My therapist is always throwing websites at me. Sometimes they bounce off (I’m looking at you, O*NET), but occasionally they stick and I get to surprise her. It seems like the sites that stick have a common theme: taking small steps toward increased happiness.
First there was #100happydays. I have posted 77 photos with this tag on Instagram. I started 129 days ago. So you could say that I have completely failed at this task. Or you could take into consideration that I’ve had many days when I was completely without access to the internet, and many more days in which I spent nearly all my waking hours in a place where electronic devices are forbidden. You could acknowledge that I keep plugging away at this task, despite the interruptions. Personally, when I reach 100 photos I’m going to consider this accomplished.
The other website that stuck is Happify. The main focus of Happify is choosing a track and completing a few activities per day toward that track. Completing a certain number of activities will earn you silver or gold medals for each level. So far I’ve completed the Cope Better with Stress and Conquer Your Negative Thoughts tracks, with gold medals on every level. I’ve just started the Find Your Calling track.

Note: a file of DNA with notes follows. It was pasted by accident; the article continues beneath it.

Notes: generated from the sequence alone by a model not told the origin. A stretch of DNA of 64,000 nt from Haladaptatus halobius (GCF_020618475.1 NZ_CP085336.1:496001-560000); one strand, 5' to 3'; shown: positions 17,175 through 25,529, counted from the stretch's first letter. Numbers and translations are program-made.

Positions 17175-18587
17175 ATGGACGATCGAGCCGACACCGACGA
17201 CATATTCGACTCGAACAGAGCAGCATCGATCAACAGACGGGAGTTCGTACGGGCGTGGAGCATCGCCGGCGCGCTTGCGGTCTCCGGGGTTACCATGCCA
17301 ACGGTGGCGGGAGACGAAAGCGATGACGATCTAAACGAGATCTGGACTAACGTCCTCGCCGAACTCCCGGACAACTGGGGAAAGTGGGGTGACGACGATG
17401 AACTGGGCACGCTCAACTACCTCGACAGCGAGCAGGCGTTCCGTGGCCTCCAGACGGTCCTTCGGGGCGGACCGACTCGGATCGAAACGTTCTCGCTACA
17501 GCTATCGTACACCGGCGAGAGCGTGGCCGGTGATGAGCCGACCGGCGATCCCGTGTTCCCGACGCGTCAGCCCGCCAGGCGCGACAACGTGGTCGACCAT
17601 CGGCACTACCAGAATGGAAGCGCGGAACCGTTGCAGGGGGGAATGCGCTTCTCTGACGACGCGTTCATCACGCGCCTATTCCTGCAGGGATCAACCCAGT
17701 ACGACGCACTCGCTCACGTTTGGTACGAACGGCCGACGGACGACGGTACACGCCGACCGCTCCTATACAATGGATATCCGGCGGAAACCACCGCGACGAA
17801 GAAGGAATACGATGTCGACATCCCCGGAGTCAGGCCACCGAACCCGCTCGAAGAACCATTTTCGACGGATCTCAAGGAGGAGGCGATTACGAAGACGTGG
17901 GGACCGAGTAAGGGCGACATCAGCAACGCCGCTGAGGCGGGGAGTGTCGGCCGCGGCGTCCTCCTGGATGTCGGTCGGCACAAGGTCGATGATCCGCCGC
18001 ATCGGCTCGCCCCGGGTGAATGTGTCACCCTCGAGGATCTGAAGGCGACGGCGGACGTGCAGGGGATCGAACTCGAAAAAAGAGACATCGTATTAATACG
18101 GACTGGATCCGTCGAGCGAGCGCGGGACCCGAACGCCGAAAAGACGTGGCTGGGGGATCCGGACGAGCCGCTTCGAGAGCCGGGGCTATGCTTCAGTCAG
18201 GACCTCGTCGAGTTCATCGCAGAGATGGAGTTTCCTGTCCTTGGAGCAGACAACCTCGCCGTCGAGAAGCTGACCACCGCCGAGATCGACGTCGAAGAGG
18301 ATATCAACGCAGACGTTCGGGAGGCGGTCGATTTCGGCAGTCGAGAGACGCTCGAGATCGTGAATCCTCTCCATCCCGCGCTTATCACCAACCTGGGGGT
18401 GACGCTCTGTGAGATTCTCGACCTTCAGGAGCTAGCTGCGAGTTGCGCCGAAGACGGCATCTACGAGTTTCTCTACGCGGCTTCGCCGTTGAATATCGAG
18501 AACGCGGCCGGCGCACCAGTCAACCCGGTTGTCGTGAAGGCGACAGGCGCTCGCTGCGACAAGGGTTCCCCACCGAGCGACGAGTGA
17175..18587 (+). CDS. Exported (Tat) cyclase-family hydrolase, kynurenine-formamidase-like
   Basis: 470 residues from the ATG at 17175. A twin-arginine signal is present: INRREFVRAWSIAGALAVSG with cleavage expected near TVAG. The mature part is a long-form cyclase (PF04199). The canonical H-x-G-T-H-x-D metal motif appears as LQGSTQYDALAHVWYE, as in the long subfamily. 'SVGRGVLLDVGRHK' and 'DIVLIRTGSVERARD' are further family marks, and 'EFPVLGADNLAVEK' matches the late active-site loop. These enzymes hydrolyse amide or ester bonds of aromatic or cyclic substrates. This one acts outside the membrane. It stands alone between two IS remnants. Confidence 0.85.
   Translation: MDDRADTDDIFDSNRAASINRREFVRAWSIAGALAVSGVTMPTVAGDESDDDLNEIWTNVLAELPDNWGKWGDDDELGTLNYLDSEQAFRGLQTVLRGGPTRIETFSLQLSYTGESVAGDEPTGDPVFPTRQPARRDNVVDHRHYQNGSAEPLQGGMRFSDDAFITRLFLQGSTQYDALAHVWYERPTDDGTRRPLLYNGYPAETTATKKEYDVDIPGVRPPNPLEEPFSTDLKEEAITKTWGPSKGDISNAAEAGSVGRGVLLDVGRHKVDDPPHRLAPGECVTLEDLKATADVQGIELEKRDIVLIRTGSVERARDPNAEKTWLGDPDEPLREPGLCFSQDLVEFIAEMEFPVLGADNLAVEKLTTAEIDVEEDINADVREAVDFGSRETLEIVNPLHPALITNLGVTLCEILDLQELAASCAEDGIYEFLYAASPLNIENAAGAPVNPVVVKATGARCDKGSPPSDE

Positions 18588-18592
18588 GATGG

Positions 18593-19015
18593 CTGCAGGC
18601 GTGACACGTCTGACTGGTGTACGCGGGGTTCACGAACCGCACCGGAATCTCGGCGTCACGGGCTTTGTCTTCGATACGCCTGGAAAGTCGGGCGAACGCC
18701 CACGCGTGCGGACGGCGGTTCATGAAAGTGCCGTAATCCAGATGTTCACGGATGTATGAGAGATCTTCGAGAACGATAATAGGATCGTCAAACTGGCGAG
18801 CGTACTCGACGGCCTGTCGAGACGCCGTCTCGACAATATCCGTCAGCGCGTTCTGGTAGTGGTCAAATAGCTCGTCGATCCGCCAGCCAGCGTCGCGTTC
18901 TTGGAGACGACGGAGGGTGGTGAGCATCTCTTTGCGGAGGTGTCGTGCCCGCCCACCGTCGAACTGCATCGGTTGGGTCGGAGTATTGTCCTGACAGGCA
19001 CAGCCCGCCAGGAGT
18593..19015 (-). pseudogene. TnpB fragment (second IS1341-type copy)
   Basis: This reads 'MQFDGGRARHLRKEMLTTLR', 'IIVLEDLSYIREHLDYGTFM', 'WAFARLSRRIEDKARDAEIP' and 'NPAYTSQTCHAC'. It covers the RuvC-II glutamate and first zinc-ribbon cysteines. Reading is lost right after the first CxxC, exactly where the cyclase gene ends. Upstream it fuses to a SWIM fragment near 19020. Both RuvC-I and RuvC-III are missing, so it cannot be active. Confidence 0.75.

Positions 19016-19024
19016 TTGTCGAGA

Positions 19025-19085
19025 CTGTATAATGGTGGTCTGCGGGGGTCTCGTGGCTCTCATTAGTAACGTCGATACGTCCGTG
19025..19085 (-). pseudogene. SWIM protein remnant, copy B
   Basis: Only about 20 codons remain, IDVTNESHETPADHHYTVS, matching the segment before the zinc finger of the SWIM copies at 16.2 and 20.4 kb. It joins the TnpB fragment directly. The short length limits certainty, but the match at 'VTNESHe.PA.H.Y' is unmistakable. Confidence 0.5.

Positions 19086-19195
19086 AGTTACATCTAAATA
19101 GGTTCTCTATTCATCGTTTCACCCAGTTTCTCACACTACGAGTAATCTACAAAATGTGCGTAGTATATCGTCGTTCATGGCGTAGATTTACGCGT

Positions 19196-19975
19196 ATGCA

Activities also give you points toward leveling up in 5 different skill areas: Savor, Thank, Aspire, Give, and Empathize. Some areas are easier to level up than others, based on the types of activities that are offered in the tracks. If you pay for a Plus membership, you can do any of your unlocked activities at any time, outside of your chosen track.
Plus membership also unlocks many additional tracks, and a strengths assessment. My five signature strengths are: Humor, Love of Learning, Creativity, Curiosity, and Kindness. If anyone has a great idea for a job that requires those strengths and does not require a college degree, I’m taking suggestions.
I’ve been doing Happify for 5 weeks. I’ve been on the site every day, with the exception of a couple of days I spent in the inpatient unit and was without internet access. Sometimes the activities don’t have their intended effect (I get irritated by what I’m asked to do, like meditation, rather than it improving my happiness), but for the most part I am much more appreciative of the good things in my life since starting this journey.